The caravan arrives back from its journey, and Isaac and Rebecca lay eyes on each other for the first time. The covering of her face with the veil is kind of interesting. I’ve heard many teachings on this part of Genesis, and it was always taught that women in that era covered their faces with veils in the presence of males. Well, that simply is not the case. Hebrew women didn’t wear veils. There is no mention of Sarah wearing a veil. And, it was also not Mesopotamian custom to wear veils as a show of modesty.

There was some use of veils in that part of the world, in that era, as kind of a decoration; even as a show of wealth. The only customary use of a veil among Israelites, Canaanites, Mesopotamians, Sumerians, and so on had to do with wedding and betrothal procedures. It was customary for the bride to be married with her veil down, and the groom not allowed to see her without that veil for some amount of time before the wedding ceremony (a little history of where the modern practice of a bridal veil is usually in place during a wedding ceremony, and is lifted by the groom upon completion of the wedding vows). So, what this likely indicated was that Rivka was letting Isaac know that a) she was the one his father had chosen for him, and b) that she had consented to be his wife, and in fact, the betrothal period had already been entered into.

Isaac was 40 years old when he married Rebecca. The father and mother for the next generation of the line of promise were now in place.  What is kind of interesting is that we are told that Isaac and Rebecca went into the tent of Isaac’s departed mother, and apparently it became theirs. Remember, in this era the men and the women generally stayed separated, even after marriage. Husbands and wives, particularly if they were wealthy or the heads of large clans, slept in separate quarters. Actually, what happened here is that this bride and groom entering Sarah’s tent was symbolic of Rivka assuming the position of matriarch that Sarah held until her death. Sarah’s tent had been maintained just for this ceremonial purpose, until a bride for Isaac had been chosen.

I very much like how the chapter ends when the Scripture states that Isaac found great comfort, finally, in the loss of his mother by marrying Sarah. Obviously, up until Rivka, Sarah had been his primary contact with the female world. He must have been quite close with his mother.

GENESIS CHAPTER 25

READ  Gen 25:1-11

Wow, there’s a lot of information jam-packed into this chapter. I suspect that prior to 1948 and the absolutely unthinkable fulfillment of the prophecy that Israel would be re-born as a nation of Jews, this listing of tribes coming from Abraham would have been relatively unimportant except for librarians and historians. But, now that Israel has returned to their homeland, and with the happenings of the Middle East that are shaking the whole earth like never before, these genealogical listings take on a little more important tone for the Church, especially; as does the strange circumstances of the birth of Isaac’s twin sons, Jacob and Esav.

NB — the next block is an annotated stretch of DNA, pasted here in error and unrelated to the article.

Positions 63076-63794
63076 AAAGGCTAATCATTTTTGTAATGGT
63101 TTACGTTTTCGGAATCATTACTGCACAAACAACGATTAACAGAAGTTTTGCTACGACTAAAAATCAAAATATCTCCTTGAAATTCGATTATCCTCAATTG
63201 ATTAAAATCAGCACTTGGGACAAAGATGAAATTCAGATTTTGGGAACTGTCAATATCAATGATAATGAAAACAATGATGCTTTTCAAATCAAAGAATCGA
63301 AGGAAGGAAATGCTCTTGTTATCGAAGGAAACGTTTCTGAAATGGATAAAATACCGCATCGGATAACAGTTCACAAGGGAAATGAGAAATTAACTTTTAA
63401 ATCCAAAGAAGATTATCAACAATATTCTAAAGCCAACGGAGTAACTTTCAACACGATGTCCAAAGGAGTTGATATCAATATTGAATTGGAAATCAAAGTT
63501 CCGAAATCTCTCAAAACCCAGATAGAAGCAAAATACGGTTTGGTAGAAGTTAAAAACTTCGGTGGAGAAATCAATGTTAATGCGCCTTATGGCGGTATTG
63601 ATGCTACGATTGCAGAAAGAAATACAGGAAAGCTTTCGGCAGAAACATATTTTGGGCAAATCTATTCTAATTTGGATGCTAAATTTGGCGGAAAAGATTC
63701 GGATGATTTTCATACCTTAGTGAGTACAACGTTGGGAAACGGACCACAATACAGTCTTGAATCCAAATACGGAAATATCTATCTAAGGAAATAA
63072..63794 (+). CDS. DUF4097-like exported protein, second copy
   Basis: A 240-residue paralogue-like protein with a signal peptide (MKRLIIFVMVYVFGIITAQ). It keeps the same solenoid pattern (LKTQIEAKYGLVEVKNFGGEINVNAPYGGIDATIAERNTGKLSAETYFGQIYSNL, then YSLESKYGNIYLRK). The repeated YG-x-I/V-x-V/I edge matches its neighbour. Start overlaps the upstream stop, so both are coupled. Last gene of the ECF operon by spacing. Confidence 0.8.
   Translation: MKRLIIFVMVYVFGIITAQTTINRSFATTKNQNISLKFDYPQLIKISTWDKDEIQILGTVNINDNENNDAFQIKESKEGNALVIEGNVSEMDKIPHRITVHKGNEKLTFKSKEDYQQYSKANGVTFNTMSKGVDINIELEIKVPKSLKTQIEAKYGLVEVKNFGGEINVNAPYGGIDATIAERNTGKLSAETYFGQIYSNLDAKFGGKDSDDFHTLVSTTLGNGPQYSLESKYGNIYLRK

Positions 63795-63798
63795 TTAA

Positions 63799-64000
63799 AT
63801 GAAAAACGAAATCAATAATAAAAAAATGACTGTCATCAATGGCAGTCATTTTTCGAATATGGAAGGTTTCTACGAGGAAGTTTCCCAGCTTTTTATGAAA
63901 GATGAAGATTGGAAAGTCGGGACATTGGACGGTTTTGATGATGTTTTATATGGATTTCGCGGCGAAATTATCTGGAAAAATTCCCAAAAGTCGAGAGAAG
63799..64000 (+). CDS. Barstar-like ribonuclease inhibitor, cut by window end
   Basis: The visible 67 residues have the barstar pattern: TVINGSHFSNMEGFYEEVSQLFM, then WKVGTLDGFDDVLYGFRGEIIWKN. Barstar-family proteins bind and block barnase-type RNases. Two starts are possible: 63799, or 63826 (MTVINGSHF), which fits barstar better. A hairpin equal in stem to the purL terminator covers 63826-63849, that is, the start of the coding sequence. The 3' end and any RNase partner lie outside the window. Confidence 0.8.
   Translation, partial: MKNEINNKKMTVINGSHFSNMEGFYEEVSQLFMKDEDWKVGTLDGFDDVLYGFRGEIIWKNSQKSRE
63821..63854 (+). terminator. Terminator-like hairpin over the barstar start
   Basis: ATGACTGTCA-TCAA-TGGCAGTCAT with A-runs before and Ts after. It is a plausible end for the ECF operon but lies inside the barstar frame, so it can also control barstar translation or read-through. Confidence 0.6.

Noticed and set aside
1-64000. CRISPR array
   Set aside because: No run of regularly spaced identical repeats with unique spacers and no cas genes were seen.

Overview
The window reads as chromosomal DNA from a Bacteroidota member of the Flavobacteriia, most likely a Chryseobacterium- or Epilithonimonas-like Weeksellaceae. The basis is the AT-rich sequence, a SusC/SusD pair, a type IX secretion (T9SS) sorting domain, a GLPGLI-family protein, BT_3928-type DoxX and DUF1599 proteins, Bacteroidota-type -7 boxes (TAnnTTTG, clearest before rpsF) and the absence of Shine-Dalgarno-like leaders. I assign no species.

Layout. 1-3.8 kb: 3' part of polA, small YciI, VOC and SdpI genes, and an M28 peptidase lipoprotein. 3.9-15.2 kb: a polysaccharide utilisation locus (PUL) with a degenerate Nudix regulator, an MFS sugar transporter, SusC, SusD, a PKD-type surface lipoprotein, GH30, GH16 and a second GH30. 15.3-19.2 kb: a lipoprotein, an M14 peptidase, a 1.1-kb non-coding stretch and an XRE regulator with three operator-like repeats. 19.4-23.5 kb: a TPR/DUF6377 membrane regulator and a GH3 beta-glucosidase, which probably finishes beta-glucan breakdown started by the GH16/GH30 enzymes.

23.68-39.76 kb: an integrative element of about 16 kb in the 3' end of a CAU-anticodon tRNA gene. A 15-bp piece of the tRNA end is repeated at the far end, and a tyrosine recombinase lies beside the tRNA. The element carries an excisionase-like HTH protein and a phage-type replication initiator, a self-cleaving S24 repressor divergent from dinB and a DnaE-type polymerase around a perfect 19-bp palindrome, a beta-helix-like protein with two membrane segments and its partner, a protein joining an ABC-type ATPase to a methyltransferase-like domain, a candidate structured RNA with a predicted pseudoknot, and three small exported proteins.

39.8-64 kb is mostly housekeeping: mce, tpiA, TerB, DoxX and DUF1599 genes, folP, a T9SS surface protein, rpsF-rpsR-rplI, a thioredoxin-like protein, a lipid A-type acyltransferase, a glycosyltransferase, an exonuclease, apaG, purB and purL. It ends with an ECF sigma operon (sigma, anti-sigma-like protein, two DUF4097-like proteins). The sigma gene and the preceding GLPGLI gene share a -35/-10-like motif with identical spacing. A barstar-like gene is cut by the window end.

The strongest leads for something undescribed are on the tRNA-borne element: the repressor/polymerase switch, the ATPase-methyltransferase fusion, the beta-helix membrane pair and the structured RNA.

This is the winding up of the story of Abraham, and in later verses, Ishmael. We are given some final information about Abraham that we simply need to make some mental notation about. First, Abraham took another wife, a woman named Keturah, of whom we know next to nothing. Bible scholars are not even totally clear whether or not Abraham was married to Sarah at the same time as a Keturah. That said, after some further studying and researching, I think it is clear that we should NOT assume that Abraham’s taking Keturah “as a wife” was in chronological sequence with the previous chapter of Genesis; that is, that Keturah came after Sarah. This literary device the Torah employs by interrupting the sequence of events, going back a few years and adding some new information about someone or something, is not unusual for either the Bible as a whole, or other writings from other cultures in that era, and even eras well before and well after that.

One possibility concerning the timing of Keturah stands out above all the rest to me: these sons of Abraham, born through Keturah, could have been born to Abraham BEFORE Isaac. This is because Abraham was far past human ability for a male to sire a child, as it was for Sarah to produce a child, when Isaac was conceived. Therefore, unless these sons from Keturah were “miraculous conceptions”….which is unlikely…..they had to have come well BEFORE Sarah bore the miracle-baby, Isaac. Now, of course, one could argue that upon God making Abraham capable of siring Isaac, Abraham regained fertility for an extended period of time. Maybe; and several scholars choose that approach. Anyway, I just want you to see that it’s pretty much impossible to nail down exactly when Abraham took Keturah as a wife, and when these other children were born, and whether these sons came before or after Isaac.

We’re told that Keturah gave Abraham several children, of which 6 are mentioned. We have no idea who Keturah is, or who her ancestors were.  Now, as is customary in the Bible, only the male children are mentioned, but it’s unthinkable that Keturah didn’t also gave Abraham several daughters as well. However, it is clear that the etymology of Keturah’s name is the Hebrew word ketoret, which means spices. And, in fact, certain tribes that have long been suspected as being descendants of Abraham and Keturah were associated with the spice trade in ancient times. It is also helpful for us to know that the prime spice-producing region for the Middle East at that time, and for many centuries to come, was an area of southern Arabia today known as Yemen. This also shows just how extensive and regular trade and travel was among these ancient peoples, so very long ago.